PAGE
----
It’s Your Fault Fordham is Terrible



Somebody has to tell the naysayers of Fordham: it’s their fault Fordham is terrible.


Ah, Fordham University: the recycling bin for Ivy rejects and NYU hopefuls clinging to their last chance to make it in the big city. Students moan about the day they’ll finally get their chance to transfer out of a school notorious for its total lack of spirit and ghosts of lost dreams wandering the halls.

Well, guess what? It’s your fault Fordham is terrible.

I went to a high school that everyone hated. The closest thing we had to school spirit was the spirited loathing every single student had for being there. Trashing the football team, complaining about the teachers and laughing about how unlucky we were to be at Ocean Township Public High School were the things that united us. Maybe I’m subconsciously seeking out something familiar, but I think I landed myself at a college that feels the exact same.

Back in the beautiful state of New Jersey, my county had something called the vocational school program — lucky, intelligent people could opt to take a speciality school’s exam, submit a college-esque application and be lifted right into a high school that catered to their specific interests, such as biology, medical science, engineering and communications, all at the IB level. Instead of being stuck in a basic public high school, those lucky few enjoyed a curriculum centered around a specific career path or talent and all the clout that came with it. These were the Ivys of Jersey Shore high schools, if you will.

I wanted to go to the vocational school for writers and artists. I was not accepted. I was drafted into Ocean Township Public High School with the rest of us who weren’t quite good enough, and spent two years of my life debating if I had a chance to transfer and get out of the second-rate garbage can I was getting an “education” from instead. Every other high-achieving honors chaser in my class felt the same way.

We hated being at Ocean. We hated each other. Then, about a month before graduation, we looked around and realized that we’d wasted our high school years wishing we were somewhere better, when we’d all had the ability to create that culture we craved all along. Who cared if we were in the Communications or MAST or Hi-Tech high schools? If we’d all been just that much luckier or smarter or friendlier with the review board, the people we were stuck with in cut-rate Ocean would have been our classmates anyway. We rejects had even more in common with each other than our luckier peers, being the kind of people to put our hobbies before our homework once in a while.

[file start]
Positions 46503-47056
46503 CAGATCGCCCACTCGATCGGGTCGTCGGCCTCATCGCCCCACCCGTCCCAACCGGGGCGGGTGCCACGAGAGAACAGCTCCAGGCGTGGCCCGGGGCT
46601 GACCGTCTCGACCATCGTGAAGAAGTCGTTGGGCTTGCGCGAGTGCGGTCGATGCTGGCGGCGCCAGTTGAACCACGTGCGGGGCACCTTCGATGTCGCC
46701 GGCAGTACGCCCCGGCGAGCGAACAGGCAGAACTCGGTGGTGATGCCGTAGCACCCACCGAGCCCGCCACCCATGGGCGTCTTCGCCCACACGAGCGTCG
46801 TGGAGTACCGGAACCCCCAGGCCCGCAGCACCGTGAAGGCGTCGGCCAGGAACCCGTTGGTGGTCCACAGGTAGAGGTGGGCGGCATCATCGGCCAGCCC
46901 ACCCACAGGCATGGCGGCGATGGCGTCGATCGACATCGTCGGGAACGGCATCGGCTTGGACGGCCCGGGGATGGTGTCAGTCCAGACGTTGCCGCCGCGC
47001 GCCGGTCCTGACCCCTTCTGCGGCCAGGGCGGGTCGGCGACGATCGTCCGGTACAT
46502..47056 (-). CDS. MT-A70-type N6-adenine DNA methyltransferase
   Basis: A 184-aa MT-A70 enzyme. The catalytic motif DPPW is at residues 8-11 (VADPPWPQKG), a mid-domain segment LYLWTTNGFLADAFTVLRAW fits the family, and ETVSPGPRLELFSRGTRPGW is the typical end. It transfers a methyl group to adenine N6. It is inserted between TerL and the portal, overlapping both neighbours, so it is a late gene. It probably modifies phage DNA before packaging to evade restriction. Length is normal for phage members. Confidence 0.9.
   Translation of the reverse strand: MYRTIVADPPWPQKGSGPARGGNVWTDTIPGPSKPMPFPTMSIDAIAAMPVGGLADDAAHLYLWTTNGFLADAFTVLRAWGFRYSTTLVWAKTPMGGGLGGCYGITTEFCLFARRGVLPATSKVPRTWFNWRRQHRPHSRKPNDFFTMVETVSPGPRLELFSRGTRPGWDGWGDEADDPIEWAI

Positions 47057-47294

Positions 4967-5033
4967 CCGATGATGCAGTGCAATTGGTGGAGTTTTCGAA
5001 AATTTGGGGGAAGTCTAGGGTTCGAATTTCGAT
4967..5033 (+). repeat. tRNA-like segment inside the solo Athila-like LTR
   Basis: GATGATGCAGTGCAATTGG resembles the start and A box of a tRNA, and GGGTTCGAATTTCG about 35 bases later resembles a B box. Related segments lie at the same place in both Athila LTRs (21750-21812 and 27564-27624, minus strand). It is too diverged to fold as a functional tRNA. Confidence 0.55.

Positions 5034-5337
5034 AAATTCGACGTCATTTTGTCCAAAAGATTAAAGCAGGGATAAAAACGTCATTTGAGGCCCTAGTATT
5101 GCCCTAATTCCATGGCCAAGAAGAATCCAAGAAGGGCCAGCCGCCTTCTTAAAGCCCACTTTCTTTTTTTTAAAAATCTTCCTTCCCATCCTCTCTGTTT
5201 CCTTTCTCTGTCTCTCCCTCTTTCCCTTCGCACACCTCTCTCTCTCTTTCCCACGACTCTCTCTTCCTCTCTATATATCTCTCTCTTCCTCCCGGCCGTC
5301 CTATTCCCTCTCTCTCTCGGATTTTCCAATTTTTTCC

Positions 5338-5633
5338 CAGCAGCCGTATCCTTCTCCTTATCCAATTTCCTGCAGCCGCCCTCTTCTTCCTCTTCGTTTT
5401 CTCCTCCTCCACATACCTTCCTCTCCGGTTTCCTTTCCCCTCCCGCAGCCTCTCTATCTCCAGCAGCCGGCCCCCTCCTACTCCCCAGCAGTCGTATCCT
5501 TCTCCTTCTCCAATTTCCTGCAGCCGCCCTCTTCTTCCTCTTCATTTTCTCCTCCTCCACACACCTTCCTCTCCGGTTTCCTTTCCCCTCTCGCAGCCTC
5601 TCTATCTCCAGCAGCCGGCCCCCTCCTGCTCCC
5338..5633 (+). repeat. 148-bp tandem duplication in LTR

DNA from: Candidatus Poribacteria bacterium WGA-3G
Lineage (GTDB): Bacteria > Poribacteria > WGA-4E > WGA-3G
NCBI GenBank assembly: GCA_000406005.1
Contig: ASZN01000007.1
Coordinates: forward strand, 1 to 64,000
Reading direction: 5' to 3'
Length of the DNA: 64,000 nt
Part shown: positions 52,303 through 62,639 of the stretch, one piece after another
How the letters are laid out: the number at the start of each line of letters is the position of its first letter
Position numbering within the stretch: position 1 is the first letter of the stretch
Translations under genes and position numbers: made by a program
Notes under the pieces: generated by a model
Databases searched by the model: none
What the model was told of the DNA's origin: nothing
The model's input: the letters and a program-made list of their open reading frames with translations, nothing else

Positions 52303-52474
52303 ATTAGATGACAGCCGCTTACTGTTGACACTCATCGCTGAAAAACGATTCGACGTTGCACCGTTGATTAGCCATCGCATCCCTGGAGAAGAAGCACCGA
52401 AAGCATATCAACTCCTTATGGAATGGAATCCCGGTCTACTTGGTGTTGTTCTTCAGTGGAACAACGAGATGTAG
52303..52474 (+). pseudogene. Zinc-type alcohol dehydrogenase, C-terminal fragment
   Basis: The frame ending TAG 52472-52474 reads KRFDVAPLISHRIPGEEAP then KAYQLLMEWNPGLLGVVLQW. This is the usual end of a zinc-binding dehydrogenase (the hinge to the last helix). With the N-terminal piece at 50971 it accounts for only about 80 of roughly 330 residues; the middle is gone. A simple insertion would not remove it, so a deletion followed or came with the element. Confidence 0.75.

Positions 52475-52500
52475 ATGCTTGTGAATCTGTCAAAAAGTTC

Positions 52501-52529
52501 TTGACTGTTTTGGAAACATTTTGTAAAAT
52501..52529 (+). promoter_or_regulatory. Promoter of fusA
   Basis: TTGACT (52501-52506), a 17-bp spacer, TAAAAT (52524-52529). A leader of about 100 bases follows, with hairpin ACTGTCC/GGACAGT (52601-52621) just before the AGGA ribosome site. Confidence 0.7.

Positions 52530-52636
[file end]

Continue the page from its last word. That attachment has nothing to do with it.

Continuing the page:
Lesson learned.

Here is the difference between my underfunded high school and our tragically-mismanaged university. Complain all you want, but we’re all paying to be here. Why in the world would you use that time to hate every second of your existence on this campus, instead of making it a place you want to be?

Yes, I know the campus’s attempts at underclassmen parties and dorm events are kind of cringe, bro. Yes, I know that “STRAIGHT OUTTA FORDHAM” hoodie in the window of our bookstore lurked like a dark spectre for a few months until someone thankfully took it down.

Some things we can’t change. But you can stop talking about how badly you wanted to go to NYU. You don’t go to NYU. You don’t go to Columbia. Sorry to say, but nobody cares that you wanted to go and you didn’t get in.

A culture is determined by its people, my friends. We’re all rejects already. The least we can do is try not to reject each other.